It's stupid on so many levels, actually. For it to be true, it requires that one endorse Roger Taney's view of the Constitution -- that blacks can never be citizens. For if one believes that blacks could be, then there's no particular basis for claiming that the founders would have considered Thomas to be chattel, merely because he's black. (Of course, they likely would all have considered Thomas inferior, but not automatically "chattel.")
4.22.2007 10:00pm
Jon Rowe (mail) (www):

To go back to the Declaration of Independence, incorporating natural law into the US Constitution to wash it of the taint of slavery is not to be taken seriously. Does anyone seriously believe that the drafter [my emphasis] and the southern (and a lot of the northern) colony signers thought Blacks were humans?


Thomas Jefferson:


For if a slave can have a country in this world, it must be any other in preference to that in which he is born to live and labor for another: in which he must lock up the faculties of his nature, contribute as far as depends on his individual endeavors to the evanishment of the human race or entail his own miserable condition on the endless generations proceeding from him.

With the morals of the people, their industry is also destroyed. For in a warm climate, no man will labor for himself who can make another labor for him. This is so true that, of the proprietors of slaves, a very small proportion are ever seen to labor. And can the liberties of a nation be thought secure, when we have removed their only firm basis, a conviction in the minds of the people that these liberties are of the gift of God? That they are not to be violated but with his wrath? Indeed I tremble for my country when I reflect that God is just: that his justice can not sleep forever: that considering numbers, nature and natural means only, a revolution of the wheel of fortune, an exchange of situation is among possible events: that it may become probable by supernatural interference!

The Almighty has no attributes which can take side with us in such a contest. But it is impossible to be temperate and to pursue this subject through the various considerations of policy, of morals, of history natural and civil. We must be contented to hope they will force their way into every one's mind. I think a change already perceptible, since the origin of the present revolution. The spirit of the master is abating, that of the slave rising from the dust, his condition mollifying, the way, I hope, preparing, under the auspices of heaven, for a total emancipation; and that this is disposed, in the order of events, to be with the consent of the masters, rather than by their extirpation.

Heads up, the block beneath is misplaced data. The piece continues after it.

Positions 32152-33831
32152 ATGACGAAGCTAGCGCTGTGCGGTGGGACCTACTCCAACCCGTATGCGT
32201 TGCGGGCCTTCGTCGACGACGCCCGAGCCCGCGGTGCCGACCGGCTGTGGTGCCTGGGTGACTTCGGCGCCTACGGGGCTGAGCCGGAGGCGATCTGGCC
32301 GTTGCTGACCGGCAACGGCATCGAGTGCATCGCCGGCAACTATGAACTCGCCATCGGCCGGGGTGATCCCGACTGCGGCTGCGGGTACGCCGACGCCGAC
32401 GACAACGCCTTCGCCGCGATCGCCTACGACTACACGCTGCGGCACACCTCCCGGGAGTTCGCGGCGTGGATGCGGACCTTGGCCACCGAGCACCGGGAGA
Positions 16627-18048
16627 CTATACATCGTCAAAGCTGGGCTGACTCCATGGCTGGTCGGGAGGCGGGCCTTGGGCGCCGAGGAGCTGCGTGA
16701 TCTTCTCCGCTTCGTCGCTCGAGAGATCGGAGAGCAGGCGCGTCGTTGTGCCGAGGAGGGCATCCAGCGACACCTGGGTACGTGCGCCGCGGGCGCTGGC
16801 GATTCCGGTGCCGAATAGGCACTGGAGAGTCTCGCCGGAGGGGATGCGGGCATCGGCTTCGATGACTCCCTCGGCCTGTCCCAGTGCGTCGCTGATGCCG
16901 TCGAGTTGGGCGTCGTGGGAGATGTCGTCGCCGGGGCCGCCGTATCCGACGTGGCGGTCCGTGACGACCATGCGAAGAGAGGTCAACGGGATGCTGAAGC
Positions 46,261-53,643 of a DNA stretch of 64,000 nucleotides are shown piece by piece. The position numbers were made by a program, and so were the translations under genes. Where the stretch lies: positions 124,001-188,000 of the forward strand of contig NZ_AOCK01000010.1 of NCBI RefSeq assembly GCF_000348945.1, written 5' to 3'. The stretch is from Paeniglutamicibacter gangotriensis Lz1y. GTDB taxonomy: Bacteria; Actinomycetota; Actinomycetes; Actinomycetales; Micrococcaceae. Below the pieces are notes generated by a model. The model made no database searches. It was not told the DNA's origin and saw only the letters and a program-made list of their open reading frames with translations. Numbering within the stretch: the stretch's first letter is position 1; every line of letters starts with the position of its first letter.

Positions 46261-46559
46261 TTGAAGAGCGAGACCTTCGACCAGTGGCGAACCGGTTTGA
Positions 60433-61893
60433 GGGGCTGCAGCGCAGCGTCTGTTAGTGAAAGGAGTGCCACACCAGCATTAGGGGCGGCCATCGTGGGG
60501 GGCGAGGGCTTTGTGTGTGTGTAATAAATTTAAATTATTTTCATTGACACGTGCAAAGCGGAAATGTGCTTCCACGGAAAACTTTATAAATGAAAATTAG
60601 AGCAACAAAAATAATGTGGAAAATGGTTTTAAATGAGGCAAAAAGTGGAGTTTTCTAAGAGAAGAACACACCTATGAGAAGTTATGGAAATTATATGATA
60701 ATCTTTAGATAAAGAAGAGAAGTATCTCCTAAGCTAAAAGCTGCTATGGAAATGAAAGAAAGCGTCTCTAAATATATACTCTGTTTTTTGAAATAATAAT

4.22.2007 10:56pm
Perseus (mail):
Of course, they likely would all have considered Thomas inferior, but not automatically "chattel."


Letter from Alexander Hamilton to John Jay, 14 March 1779:

...I frequently hear it objected to the scheme of embodying negroes that they are too stupid to make soldiers. This is so far from appearing to me a valid objection that I think their want of cultivation (for their natural faculties are probably as good as ours) joined to that habit of subordination which they acquire from a life of servitude, will make them sooner bec[o]me soldiers than our White inhabitants...

...The contempt we have been taught to entertain for the blacks, makes us fancy many things that are founded neither in reason nor experience; and an unwillingness to part with property of so valuable a kind will furnish a thousand arguments to show the impracticability or pernicious tendency of a scheme which requires such a sacrifice...

4.22.2007 11:36pm
Jerry F:
Great quote, Perseus. Somebody should send this to Yoshino.
4.23.2007 12:57am
eric (mail):

Sorry, it's a package deal, which is a very good reason to laugh at originalism if three or four of the delusionists were not sitting on the Supreme Court and how many more on Courts of Appeal.


Originalism may have its shortcomings, but calling those who adhere to it "delusionists" says more about the author than the "delusionists."
4.23.2007 2:02am
Al Maviva (mail) (www):
John, talking about legislative (and Framers') intent is all well and good, but what if representative Smith 'intended' to vote for a measure, simply to get Representative Jones to vote for Smith's pet cause? Do you think Orrin Hatch and Ted Kennnedy vote for the same bill, with the same intent? I'm sure it happens sometimes, but putting a premium on 'intent' rather than on the more or less common meaning of the black letters invites Balkanization of the laws, with each little principality declaring it's own set of laws based on whatever wispy intent can be divined from legislative history, notes, and contemporaneous accounts. (As distinct from Balkinization, which appears to be decidedly textual in nature, though subjective interpretive choices there are generally made in a left-erly direction).